Long stretches of sand burnished gold by the sun and shaped by the cool hand of the sea, rugged mountains harbouring priceless archaeologicat treasures, cultivated valleys, mythical mountain peaks and woodlands of cork oak, mastic and Aleppo pine: the scenery around Gandia is an incredible mosaic of landscapes. The spectacular architecture of the city’s old quarter stands in stunning contrast to the four beautiful city beaches others desert beaches and practically untouched. The joyful hustle and bustle of city life forms contrast with the peaceful coastline and the rugged natural beauty of the interior, with areas such as the Macizo del Montdúver massif and El Surar, where cork oaks cover almost a thousand hectares of land. At times dreamy haven of peace, at other times a bustling hub, the capital of the La Safor district is a city blessed with that somewhat elusive and typically Spanish spirit known as duende, inviting visitors to discover its many secrets.
Mountainous landscapes and beaches soothed by tranquil waters, history and natural beauty — Gandia encapsulates the very essence of the Mediterranean thanks to its thrilling diversity. It is a place that rises from the sea like a promised land, blessed with the perfect climate, ecological riches, a wealth of monuments and above all joyous light. The city’s six stunning kilometres of coastline embrace an array of different ambiences, from the modern and cosmopolitan to the strikingly natural, while its four sandy beaches — l’Ahuir, Playa Nord, Venecia and Rafalcaid — areall similar yet diverse. The most northerly of Gandia beaches is l’Ahuir, a sparkling gem of unspoilt sands that stretches for almost three kilometres, fringed by dunes and dense reed beds until it reaches the estuary of the River Vaca, which is home to many indigenous animals. It is a quiet and serene beach bathed by warm waters of the deepest blue and framed by sand dunes. L’Ahuir is a beach for admiring, for simply being and above all for enjoying. There is also a nudist section on this beach.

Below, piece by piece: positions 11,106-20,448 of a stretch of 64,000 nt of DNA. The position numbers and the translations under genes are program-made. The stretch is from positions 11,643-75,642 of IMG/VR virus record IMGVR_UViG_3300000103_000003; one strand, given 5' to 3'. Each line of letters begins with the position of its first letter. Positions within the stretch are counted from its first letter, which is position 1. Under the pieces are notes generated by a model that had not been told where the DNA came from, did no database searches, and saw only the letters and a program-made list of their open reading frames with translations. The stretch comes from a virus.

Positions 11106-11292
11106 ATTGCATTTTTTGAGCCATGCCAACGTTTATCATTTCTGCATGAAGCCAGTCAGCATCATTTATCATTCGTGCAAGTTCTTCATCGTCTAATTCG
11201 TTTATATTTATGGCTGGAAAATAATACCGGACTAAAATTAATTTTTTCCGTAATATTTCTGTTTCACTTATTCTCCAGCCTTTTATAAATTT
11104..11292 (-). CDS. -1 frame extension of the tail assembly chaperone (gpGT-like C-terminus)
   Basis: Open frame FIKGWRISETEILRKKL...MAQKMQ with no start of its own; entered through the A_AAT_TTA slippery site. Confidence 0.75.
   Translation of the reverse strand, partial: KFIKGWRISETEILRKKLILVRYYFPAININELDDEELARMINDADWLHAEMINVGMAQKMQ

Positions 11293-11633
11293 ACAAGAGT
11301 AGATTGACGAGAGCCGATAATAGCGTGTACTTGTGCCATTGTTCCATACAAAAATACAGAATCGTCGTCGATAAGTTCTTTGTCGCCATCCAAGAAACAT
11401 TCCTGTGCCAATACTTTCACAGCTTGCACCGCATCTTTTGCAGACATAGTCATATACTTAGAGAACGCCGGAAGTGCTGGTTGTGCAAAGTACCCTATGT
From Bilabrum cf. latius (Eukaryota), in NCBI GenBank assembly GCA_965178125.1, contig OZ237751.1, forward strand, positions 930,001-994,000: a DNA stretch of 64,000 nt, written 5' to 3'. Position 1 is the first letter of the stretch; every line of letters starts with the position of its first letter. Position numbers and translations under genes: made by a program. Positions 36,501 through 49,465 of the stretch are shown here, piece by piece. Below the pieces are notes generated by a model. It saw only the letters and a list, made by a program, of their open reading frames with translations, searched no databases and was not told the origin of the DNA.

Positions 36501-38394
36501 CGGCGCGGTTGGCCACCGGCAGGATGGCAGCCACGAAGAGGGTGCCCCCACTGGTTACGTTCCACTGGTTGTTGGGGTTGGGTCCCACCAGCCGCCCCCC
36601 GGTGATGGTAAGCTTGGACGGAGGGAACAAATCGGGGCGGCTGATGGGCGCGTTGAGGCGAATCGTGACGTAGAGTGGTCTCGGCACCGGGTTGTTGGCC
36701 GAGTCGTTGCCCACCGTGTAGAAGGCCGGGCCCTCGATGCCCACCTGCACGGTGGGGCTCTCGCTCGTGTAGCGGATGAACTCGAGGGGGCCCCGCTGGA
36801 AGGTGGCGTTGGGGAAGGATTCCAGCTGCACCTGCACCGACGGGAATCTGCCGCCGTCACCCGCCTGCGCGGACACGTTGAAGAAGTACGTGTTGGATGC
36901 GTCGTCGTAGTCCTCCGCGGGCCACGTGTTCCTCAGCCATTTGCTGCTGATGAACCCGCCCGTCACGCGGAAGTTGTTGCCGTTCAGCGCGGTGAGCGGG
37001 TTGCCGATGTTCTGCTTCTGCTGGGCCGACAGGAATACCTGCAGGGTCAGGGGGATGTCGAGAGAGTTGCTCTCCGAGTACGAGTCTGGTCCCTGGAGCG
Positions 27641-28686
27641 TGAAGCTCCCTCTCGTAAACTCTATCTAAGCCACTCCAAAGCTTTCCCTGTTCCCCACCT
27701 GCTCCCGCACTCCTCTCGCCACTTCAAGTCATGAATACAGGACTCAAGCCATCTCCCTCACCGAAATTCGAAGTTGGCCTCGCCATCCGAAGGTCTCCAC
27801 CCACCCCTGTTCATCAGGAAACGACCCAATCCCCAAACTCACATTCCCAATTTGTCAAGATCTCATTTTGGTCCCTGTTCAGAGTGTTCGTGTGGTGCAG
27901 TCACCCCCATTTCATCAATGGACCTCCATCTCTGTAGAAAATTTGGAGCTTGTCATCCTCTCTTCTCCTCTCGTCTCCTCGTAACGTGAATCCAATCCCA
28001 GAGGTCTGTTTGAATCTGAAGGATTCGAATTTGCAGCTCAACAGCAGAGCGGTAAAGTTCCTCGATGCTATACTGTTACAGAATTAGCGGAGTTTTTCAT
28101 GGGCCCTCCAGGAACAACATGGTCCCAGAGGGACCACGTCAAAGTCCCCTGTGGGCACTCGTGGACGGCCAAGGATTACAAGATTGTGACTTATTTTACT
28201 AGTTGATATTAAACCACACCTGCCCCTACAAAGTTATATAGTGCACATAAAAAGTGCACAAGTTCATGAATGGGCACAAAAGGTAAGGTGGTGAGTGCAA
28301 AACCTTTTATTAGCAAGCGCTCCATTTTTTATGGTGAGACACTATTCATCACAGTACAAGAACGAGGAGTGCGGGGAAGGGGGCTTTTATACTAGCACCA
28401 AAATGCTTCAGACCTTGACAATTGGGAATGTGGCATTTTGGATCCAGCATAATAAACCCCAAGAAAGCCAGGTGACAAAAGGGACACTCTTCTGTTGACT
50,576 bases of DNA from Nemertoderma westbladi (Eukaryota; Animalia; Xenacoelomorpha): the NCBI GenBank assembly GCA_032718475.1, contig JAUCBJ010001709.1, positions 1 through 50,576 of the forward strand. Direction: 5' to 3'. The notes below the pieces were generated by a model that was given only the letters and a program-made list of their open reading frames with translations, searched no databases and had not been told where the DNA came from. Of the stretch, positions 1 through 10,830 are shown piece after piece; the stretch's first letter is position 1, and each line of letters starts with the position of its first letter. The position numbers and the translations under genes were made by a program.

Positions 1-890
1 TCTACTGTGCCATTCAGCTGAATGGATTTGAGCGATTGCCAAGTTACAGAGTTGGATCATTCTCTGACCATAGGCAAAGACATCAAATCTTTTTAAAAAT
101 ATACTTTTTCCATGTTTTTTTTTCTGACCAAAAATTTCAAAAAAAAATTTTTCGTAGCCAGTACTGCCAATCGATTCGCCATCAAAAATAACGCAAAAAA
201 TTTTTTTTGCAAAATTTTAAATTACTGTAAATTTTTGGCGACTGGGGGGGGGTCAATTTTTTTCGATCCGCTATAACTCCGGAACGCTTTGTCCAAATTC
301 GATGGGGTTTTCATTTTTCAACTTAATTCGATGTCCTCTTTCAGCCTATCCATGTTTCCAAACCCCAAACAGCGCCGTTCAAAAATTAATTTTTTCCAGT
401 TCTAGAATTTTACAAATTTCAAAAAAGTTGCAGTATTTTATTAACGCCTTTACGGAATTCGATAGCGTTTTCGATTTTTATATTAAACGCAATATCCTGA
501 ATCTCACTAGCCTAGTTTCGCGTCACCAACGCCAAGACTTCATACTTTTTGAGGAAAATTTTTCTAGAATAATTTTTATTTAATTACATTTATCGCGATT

A pristine wooden boardwalk connects l’Ahuir beach with the Playa Nord or “north beach “. The boardwalk construction project also included recovery of the dunes, increased vegetation through the planting of palm trees, the creation of three shaded meeting points the installation of permanent sanitation facilities and the provision of street furniture and play areas on the sand.
Playa Nord is the most urban of Gandia’s beaches and is skirted by an esplanade that offers fantastic víews and separates the beach from a residential area which houses the cream of the city’s hotels and apartments. With its extraordinary golden sands, this beach is a beauty to behold and it too stretches for almost three kilometres. The sea here is calm, which lends extra magic to a setting that is much sought after precisely for the tranquillity of its waters, for its play areas and for its beach bars and recreational activities. A long breakwater made of rocks in the most unexpected of forms and colours marks the end of Playa Nord and offers views of the Club Náutico sailing club and the port. With berths for 400 boats, the Club Náutico is located to the north of the port and together these separate the city beach from the small stretch of sand known as Venecia.
Venecia beach is cosy and quiet, with golden sands fringed by a line of dunes anchored by vegetation and protected from the wind by a breakwater. After Venecia comes Rafalcaid, Gandia’s most southerly beach, which is bordered by a line of low dunes covered in sparse Mediterranean vegetation, like some kind of whim of Nature.